If I were an older man, and I’m starting to get there, I might look at the state of modern music and muse about the loss of the good old days. The quality of the music, the use of new methods of recording and songwriting, can be debated. Most music is made for the young, so if I like the music teens like, something may be quite wrong. There is something else lacking in the business today that makes it less appealing, and from genre to genre and artist to artist, downloads and Grammys can’t hide it.
Music is missing mythology.
Paul is dead. Led Zepplin channeled the dead, and maybe the devil, by living in Aleister Crowley’s house. Everyone sells their soul to the Devil and dies at 27. Lyrics are written in blood or spoken into the ear from beyond the grave. Axl wants to meet Brett behind the state for a fight right after Jimi Hendricks creates a superband to play metal-jazz. Seal’s scar appear overnight on his face like stigmata. Ace Frehley.
Not that there is no band rivalry and rumor today. We get the information quicker today, but that might be the problem. The spotlight is hotter and the economic stakes are higher, which translates to no rebels in rock, which has effectively killed the “rock and roll spirit.” Social media is quick to whitewash and kill the mythology. That glacier-like movement of media helped to mold those old legends, and before anyone could respond, the rumors were solidified in our consciousnesses.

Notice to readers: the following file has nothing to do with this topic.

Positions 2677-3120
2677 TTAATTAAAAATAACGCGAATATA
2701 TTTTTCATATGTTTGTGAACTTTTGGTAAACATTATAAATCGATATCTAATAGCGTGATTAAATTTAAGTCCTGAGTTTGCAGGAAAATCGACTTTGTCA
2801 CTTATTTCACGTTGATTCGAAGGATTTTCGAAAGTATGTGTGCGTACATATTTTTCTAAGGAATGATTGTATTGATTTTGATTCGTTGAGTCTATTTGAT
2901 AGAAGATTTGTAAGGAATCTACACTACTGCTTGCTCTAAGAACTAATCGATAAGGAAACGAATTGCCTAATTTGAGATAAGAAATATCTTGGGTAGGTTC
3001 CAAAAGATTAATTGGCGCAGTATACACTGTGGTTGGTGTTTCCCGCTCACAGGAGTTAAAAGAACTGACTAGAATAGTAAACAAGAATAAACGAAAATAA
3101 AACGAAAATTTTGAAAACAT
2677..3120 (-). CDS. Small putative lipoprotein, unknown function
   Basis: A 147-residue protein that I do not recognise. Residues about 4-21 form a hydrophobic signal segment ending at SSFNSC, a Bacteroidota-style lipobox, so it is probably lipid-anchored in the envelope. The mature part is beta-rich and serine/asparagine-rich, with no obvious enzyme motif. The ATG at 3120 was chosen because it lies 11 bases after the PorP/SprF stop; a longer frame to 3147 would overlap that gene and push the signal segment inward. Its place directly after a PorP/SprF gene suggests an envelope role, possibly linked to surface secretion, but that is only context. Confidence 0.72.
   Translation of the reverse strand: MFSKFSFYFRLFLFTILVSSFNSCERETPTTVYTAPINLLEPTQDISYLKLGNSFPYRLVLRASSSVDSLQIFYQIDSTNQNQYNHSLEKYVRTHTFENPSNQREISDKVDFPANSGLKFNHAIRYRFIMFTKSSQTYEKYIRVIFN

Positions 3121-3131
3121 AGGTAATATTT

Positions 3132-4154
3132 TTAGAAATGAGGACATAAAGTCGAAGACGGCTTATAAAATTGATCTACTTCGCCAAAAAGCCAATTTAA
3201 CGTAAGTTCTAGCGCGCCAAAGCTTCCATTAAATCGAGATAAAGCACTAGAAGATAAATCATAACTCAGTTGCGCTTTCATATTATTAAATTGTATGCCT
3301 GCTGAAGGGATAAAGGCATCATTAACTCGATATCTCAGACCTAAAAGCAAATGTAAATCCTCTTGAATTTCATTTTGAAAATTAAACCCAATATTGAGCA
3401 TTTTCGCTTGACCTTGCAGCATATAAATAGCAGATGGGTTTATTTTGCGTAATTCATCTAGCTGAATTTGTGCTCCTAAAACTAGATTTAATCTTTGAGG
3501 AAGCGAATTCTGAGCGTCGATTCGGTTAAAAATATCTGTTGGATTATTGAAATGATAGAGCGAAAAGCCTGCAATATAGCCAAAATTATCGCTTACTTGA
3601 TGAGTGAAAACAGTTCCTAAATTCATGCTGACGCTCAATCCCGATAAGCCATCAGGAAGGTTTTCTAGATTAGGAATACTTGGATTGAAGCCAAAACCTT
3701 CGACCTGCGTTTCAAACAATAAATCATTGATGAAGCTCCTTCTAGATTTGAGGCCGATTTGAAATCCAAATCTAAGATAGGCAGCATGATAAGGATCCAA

The paranormal has always fueled those rumors. Dancing with the occult, holding hands with Satan, and ghostly visitations are as common as the power chord and pyrotechnics. Like biblical scholars or Homer, there have been a chosen few who have taken these tales and raised them to level of religion for lovers of music. Not content to allow word of mouth to do them justice, they have pressed these stories into words like pressing vinyl.
We’ve been lucky at Spooky Southcoast to tap into some of these musical myths. Over the years, we’ve brought in experts and observers to this odd connection between music and the supernatural. We had R. Gary Patterson on twice, once the night after Amy Winehouse was discovered dead, and he talked to us up until he had to get off because Coast to Coast was on the other line. We’ve brought in Carl “Chops” Woods to talk about the curses of the blues, only to see EVP form before our eyes.
Enjoy them while you’re waiting in the crossroads.